|30. April 2009
ZAMBIA-DRC: Free trip back home only 'til December
KALA REFUGEE CAMP, Thousands of Congolese who sought refuge in Zambia during years of fighting in their country have been warned that they have until the end of December to get a free trip back home.
Most refugees are reluctant to return to the Democratic Republic of Congo (DRC), saying they feel it is not safe to go back because fighting continues in some parts of the country; others are waiting to harvest their maize crops in the two refugee camps, Kala and Mwange, where they are living in northern Zambia.
But the Zambian government seems to be losing its patience with the Congolese refugees. "God in His own wisdom gave you DRC as your country, and God is no longer in the process of creating more countries," Misheck Bonshe, Zambia's deputy minister of the interior, told refugees at Kala camp in Luapula Province, northern Zambia, this week.
"All the problems which made you leave your beautiful country are now over, and the safety of your return has now been guaranteed. Your own government has made arrangements for your safe return. You can no longer continue to stay in camps; this country belongs to Zambians."
All the problems which made you leave your beautiful country are now over, and the safety of your return has now been guaranteedYears of armed conflict in the vast, mineral-rich former Belgian colony forced thousands of Congolese to flee to neighbouring countries, but few have been upbeat about going home even though relative peace has returned to their country.
Zambia houses 45,307 Congolese refugees; of these, 28,591 reside in camps and settlements, 1,716 in urban areas, and an estimated 15,000 are self-settled. A total of 7,323 Congolese refugees were repatriated during 2007, and a further 9,692 went home in 2008.
In January 2009, about 18,549 camp-based Congolese refugees expressed willingness to repatriate, prompting the UN Refugee Agency (UNHCR) to launch the final phase of the repatriation programme, which is expected to begin on 9 May 2009 and end in December. But, with barely a week before the project kicks off, only 129 have registered.
Bonshe said the Zambian government would close the two camps in northern Zambia, housing a total of 25,095 Congolese refugees from the Katanga Province districts of Tanganyika and Haut Katanga, in 2009.
He warned that the refugees who chose to remain and were still in Zambia by the end of the repatriation programme would lose protection and be subjected to the country's immigration laws, and would then be dealt with as illegal immigrants.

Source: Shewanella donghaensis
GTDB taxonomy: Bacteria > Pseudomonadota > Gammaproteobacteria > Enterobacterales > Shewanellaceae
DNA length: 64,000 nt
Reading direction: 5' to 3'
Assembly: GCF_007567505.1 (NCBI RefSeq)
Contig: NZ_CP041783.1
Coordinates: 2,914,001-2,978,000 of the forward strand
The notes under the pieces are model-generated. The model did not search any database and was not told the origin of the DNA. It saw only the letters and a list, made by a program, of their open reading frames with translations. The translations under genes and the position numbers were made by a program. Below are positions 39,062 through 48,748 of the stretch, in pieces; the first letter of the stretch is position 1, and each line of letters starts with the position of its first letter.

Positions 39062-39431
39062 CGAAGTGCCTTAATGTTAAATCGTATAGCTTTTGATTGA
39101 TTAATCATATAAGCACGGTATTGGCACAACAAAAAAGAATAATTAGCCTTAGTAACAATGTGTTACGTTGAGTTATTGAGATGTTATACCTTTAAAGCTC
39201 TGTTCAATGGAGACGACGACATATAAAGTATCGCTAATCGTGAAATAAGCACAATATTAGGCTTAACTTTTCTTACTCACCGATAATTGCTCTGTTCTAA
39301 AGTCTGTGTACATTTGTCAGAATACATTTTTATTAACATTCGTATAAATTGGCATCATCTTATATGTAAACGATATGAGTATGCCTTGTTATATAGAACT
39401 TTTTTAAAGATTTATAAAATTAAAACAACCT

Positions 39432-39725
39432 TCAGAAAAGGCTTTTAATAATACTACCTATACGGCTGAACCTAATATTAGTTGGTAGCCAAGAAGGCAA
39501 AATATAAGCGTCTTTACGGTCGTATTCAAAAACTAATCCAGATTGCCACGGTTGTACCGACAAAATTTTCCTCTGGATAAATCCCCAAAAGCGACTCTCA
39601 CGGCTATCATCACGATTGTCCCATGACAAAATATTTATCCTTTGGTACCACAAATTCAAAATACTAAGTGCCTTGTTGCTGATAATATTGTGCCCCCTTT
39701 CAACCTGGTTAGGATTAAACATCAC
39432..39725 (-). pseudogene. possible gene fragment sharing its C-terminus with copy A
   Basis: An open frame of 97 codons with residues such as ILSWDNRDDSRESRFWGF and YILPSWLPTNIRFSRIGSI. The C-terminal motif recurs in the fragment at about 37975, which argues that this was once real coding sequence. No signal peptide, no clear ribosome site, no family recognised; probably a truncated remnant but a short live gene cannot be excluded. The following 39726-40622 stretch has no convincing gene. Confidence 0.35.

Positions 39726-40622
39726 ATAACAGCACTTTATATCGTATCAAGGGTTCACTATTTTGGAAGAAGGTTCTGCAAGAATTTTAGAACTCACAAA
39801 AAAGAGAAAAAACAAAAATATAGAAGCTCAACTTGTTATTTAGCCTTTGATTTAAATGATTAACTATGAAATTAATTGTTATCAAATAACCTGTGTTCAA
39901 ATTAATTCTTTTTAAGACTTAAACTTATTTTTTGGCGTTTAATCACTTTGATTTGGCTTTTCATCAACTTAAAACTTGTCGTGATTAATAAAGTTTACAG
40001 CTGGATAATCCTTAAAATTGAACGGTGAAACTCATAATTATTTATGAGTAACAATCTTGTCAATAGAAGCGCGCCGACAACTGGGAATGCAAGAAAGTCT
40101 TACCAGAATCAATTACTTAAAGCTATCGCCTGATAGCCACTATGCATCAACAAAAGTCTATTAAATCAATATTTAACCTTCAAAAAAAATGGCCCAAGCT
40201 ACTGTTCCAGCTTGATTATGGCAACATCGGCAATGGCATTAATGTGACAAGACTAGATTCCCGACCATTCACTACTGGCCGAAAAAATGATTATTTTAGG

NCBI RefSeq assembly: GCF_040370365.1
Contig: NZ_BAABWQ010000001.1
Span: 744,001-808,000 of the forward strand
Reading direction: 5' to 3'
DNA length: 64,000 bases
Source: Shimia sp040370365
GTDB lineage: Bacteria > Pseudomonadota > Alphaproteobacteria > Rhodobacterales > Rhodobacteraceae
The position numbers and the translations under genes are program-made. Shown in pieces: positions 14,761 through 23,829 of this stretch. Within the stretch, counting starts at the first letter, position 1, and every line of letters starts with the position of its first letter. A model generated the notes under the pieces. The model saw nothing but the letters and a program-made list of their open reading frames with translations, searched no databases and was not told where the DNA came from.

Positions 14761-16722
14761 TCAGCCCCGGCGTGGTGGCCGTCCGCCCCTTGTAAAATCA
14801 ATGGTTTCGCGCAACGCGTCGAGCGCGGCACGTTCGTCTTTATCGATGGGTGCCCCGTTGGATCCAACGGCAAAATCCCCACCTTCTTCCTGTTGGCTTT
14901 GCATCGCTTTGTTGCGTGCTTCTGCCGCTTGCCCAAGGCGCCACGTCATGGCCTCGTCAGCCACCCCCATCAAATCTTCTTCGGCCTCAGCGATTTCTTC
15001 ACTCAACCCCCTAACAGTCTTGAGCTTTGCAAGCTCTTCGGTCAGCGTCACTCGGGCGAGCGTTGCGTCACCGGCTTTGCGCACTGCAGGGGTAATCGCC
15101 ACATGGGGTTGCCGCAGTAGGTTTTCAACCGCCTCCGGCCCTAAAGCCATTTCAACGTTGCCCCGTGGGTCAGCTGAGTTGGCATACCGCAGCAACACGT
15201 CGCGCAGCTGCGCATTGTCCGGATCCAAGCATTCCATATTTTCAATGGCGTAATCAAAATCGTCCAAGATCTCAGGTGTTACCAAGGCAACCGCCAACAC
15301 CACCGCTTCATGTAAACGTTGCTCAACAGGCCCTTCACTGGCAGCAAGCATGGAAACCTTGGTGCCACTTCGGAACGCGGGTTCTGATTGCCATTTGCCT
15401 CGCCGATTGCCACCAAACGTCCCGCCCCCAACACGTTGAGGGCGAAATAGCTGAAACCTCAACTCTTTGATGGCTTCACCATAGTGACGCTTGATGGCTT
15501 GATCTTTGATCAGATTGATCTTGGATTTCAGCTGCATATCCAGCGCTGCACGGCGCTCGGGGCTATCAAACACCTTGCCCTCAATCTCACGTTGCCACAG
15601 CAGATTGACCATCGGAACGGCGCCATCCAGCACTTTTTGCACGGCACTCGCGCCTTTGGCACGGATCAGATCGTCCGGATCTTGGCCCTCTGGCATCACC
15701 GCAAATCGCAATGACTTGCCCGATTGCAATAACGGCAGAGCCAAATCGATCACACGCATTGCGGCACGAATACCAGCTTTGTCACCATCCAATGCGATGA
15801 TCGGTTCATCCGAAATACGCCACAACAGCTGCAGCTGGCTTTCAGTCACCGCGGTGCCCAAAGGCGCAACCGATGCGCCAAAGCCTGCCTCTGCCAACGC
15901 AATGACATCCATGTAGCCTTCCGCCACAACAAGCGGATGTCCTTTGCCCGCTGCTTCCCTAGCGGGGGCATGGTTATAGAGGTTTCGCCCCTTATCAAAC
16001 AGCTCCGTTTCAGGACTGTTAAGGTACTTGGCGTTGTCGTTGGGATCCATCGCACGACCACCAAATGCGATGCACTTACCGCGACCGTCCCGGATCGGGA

Zambia's immigration laws require any person wishing to settle in the country after being stripped of their refugee status to possess a professional qualification and obtain a work permit, but Bonshe said most of the refugees in the camps had no professional qualifications.
Anderson Nakaya, 42, a Congolese refugee, has lived in Zambia since Kala camp opened in 2000 and earns a living making reed mats, which he sells in the camp and the surrounding host community for US$2 each.
"Why I wouldn't want to go back to Congo? First, I don't know whether there is a market for my products there, and also I have heard many rumours of fighting in my country. My family is afraid - I have five children, all born in Zambia, and I wouldn't like them to go through what I went through when escaping to come here," Nakaya told IRIN.
Another Congolese refugee, Rosta Kafwimbi, a mother of four, said she was waiting to harvest her maize crop. "We have been staying well, we are well-fed and we have not experienced a problem, but we have to go; I am only waiting to finish my maize harvest, then I go ... Maybe in October we will be gone."
Derrick Fee, head of the European Union delegation in Zambia, a major donor to the refugee repatriation programme, told camp residents: "We are going to fund the repatriation only for a limited time and if you are to benefit, you must act within this limited time."
At the peak of Zambia's hospitality in the 1990s, the country accepted about 300,000 refugees fleeing the Angolan civil war and conflicts in the Great Lakes region. This number has dropped to about 86,000 - of which about 56,000 live in settlement camps - since the repatriation of Congolese, Rwandese and Angolan nationals began.
Congolese make up the majority of refugees (over 45,000) in Zambia, followed by Angolans (27,000) with the remainder being from Rwanda, Burundi and Somalia.